The rain has come, and given the pastures a good dose of moisture. Our babies are growing up – can you believe they are almost 2 months old?! By the end of the month we anticipate to have all of the calves through branding (this will be covered extensively in the next couple of weeks). In order to be prepared for the upcoming events, our to-do list includes what we call “sorting pairs”
Who are the pairs?
Right now our herd includes cows with calves at their side, and also cows who have not yet calved. So this week we are sorting the cow-calf pairs from the cows that have not yet calved .
What do we sort?
For the most part, calves follow their mothers. Slowly and quietly, we will walk cow-calf pairs through a gate, leaving those who have not calved, in the first field. Over the next 2-3 days, the cows with their calf at foot, will be slowly moved closer to the corrals we will use on our branding day. Over the course of the walk to the gate, it is the perfect opportunity for us to assess the health of the calf and condition of the mother cow.
This sounds easy enough, but the grass is always greener on the other side – and cows are smart! Once the cows know what we are doing they tend to congregate around the gate, making it difficult to move the pairs we want through while keeping the rest. That’s our cue to move to a different spot in the field where we can try to use a different gate. Once all the gates get crowded we stop for the day. We don’t want to push the sorting process too quickly because the calves can get displaced from their mother, and confusion ensues – much like humans!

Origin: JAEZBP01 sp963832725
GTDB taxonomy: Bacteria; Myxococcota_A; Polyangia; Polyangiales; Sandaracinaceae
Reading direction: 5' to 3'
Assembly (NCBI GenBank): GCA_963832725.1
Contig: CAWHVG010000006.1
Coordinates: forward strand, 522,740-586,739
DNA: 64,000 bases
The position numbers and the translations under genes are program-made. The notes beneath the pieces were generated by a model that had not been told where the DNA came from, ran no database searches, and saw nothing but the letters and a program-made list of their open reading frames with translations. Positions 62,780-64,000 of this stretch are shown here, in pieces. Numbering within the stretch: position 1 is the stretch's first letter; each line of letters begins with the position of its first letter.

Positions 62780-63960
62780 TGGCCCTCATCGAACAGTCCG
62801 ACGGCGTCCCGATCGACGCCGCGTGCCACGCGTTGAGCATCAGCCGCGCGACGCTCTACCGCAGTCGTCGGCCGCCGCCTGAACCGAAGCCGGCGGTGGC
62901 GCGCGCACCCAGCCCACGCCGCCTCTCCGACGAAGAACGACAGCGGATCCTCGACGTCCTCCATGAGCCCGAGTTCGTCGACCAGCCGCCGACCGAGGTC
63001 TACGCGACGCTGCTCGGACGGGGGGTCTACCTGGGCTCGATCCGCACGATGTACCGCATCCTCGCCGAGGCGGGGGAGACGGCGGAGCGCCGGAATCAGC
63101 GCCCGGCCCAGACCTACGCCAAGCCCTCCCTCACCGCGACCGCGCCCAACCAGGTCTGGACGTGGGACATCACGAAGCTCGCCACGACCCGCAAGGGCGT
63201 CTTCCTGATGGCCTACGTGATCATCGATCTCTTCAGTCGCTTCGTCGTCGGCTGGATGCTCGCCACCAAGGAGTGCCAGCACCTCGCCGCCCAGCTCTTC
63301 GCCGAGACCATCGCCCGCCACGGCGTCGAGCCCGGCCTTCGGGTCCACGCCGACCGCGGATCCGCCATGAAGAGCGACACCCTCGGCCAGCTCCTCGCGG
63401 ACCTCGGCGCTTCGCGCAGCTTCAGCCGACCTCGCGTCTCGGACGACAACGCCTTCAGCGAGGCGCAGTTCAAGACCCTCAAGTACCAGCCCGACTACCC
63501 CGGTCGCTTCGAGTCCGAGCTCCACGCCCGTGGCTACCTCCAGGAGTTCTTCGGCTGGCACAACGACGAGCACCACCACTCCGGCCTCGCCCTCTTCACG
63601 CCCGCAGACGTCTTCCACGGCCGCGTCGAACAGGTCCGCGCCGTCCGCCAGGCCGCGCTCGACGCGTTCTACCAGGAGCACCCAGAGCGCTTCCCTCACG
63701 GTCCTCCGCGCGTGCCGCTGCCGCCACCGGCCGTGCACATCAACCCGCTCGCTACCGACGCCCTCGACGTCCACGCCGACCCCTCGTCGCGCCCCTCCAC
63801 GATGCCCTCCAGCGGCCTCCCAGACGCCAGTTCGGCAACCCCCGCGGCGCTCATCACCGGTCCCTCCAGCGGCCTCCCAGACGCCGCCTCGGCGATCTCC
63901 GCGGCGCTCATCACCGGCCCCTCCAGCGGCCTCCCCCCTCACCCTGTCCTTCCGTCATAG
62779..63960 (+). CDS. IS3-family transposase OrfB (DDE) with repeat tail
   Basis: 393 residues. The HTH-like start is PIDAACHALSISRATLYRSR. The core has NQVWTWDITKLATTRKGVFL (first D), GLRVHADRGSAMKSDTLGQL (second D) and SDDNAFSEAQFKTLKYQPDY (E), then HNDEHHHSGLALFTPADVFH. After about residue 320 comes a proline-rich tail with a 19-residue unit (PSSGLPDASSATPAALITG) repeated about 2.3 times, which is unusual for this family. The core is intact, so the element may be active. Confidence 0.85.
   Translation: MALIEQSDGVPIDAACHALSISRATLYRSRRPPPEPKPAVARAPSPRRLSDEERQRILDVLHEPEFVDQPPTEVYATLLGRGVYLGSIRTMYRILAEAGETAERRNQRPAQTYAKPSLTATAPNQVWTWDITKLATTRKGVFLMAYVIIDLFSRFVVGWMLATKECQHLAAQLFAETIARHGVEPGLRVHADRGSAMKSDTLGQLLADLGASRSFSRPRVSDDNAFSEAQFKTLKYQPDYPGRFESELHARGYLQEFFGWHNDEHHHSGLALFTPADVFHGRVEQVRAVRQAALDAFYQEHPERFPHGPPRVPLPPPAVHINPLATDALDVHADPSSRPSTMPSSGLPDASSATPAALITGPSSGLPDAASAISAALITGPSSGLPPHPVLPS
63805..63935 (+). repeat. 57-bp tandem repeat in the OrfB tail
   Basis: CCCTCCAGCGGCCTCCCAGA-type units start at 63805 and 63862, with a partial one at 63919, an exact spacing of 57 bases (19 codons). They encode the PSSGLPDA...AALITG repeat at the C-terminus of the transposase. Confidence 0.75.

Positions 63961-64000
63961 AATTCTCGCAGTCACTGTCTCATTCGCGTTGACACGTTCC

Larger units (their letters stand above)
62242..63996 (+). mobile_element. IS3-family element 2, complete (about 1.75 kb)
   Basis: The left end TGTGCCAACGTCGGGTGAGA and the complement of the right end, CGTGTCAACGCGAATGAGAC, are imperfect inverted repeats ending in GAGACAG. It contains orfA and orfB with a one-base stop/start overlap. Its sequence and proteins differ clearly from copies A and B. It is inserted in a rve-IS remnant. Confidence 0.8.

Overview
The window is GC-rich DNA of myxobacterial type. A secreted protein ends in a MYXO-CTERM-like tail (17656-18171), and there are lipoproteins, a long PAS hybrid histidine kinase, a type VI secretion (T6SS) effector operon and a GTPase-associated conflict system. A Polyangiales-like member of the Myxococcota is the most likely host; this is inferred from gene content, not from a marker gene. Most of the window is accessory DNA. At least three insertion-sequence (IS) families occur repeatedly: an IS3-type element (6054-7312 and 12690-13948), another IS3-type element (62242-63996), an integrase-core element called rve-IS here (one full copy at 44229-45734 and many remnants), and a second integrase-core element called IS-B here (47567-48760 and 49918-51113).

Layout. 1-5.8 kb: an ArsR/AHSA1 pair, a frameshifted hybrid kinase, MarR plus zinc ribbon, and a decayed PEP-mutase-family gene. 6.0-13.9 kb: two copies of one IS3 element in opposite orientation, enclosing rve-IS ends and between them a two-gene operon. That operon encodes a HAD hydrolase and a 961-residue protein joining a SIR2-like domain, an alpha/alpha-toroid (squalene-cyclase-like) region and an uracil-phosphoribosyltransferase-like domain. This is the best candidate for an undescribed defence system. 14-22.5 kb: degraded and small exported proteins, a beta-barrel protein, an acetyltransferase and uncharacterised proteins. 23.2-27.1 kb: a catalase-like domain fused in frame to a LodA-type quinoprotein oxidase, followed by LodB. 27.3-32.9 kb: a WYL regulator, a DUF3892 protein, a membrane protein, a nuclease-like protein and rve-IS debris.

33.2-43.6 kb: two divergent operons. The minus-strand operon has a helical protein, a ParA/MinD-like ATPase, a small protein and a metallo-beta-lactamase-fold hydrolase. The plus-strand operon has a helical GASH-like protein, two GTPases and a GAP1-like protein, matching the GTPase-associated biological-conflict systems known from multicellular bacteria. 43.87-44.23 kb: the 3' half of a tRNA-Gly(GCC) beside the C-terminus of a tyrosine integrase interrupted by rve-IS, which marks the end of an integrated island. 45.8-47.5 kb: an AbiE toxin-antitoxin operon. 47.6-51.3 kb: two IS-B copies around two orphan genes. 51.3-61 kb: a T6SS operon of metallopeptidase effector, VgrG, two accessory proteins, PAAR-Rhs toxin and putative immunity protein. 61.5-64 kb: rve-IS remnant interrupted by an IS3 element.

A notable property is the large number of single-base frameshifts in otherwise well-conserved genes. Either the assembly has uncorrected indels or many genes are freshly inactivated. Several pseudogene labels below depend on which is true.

How do we sort?
Sorting is done either on a 4-wheeler (ATV) or on horseback. Historically we used horses. But ATVs can cover a field faster, requires fewer people, and as the cows have gotten used to them, they respond quietly and calmly.
Once all the cow-calf pairs are in the same field they will be moved to the next pasture, closer to the corral and will be easy to gather on branding day.
Cool facts about grazing animals and how far they walk per day
The average distance a beef cow will travel in a day will vary with the environment, breed and grazing conditions (i.e. type of grazing management – moved frequently or seasonally). More excitable breeds tend to walk more than docile breeds and smaller pastures will reduce walking distance compared to larger pastures even if water and mineral are available in uniform distances throughout. Research (page 155) has found that beef cows on Oklahoma prairie grassland traveled an average of 3.13 miles daily in a 1500 acre paddock. Lactating cows in the Montana foothills was 2.9 miles daily; the level of milk production, body weight, weaning weight of calves had no measurable effect on the distance traveled. On the extensive rangelands in Australia cattle will walk between 4-9 miles per day and up to 12 miles per day.